Certain intransitive verbs that take prepositional phrases to express location or motion toward will take where without a preposition as a corresponding object in relative or interrogative clauses. For example (I'm using CGEL's convention of using A and B as speaker tags):
A: Where did Mary take her brother? B: She took him to New York.
Here, ?Where did Mary take her brother to? seems grammatical, but a bit awkward.
A: Where is John standing? B: He's standing beside Platform 4, where the trains to Glasgow stop.
Here, *Where is John standing beside? seems ungrammatical. Although the independent-clause counterpart of Platform 4, where the trains to Glasgow stop is The trains to Glasgow stop at Platform 4, the relative clause #where the trains to Glasgow stop at is nonstandard, and *at where the trains to Glasgow stop simply ungrammatical; one would have to change the pronoun and say at which the trains stop or which the trains stop at. Similar phenomena exist with here and there:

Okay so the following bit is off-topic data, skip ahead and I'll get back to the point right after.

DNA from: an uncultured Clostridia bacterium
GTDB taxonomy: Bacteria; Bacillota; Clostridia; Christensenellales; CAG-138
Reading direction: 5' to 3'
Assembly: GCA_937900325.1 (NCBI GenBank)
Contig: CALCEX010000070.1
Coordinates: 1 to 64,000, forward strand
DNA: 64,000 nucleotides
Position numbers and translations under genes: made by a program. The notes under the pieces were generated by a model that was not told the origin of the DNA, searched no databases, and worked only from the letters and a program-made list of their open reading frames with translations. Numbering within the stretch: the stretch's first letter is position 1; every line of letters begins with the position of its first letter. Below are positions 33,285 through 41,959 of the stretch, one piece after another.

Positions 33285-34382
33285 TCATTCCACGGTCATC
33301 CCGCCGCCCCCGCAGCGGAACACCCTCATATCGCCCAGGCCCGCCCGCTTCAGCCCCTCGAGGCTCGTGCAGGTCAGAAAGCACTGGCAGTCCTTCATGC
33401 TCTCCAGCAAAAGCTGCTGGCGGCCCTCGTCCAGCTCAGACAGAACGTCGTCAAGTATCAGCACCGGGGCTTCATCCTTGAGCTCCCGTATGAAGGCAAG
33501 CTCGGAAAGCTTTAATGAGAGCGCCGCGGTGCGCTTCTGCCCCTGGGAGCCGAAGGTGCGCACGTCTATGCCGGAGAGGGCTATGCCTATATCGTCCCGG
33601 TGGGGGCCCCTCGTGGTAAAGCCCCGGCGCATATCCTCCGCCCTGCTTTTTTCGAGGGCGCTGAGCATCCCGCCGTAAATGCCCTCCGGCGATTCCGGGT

A: Has Jamal flown to California? B: Yes, he flew there yesterday (not the marginally grammatical ?to there).
A: Is Jamal in Los Angeles now? B: Yes, he is there. (Not in there, which is restricted to use to things more container-like than cities, such as A: Is Jamal in that room? B: Yes, he's in there.)
This seems restricted semantically to location and motion toward, not motion from: Where did Mary go? demands the response She went to New York, not the syntactically identical She went from London. Examples like A: Where did Mary leave? B: She left London aren't quite ungrammatical, but they are irrelevant, because leave, unlike go, fly, or take someone to, takes a location as a proper direct object. (In any case, I'd expect A's question to elicit responses about motion through, such as She left via the front door.)
My question is this: Does this phenomenon have a standard name or a generally accepted analysis? In particular, are where, here, and there in the above examples better understood as adverbs, more akin to how, rather than as the objects of otherwise intransitive verbs? And is there a more precise explanation than mine of the semantic restrictions on the prepositional phrases that where can replace?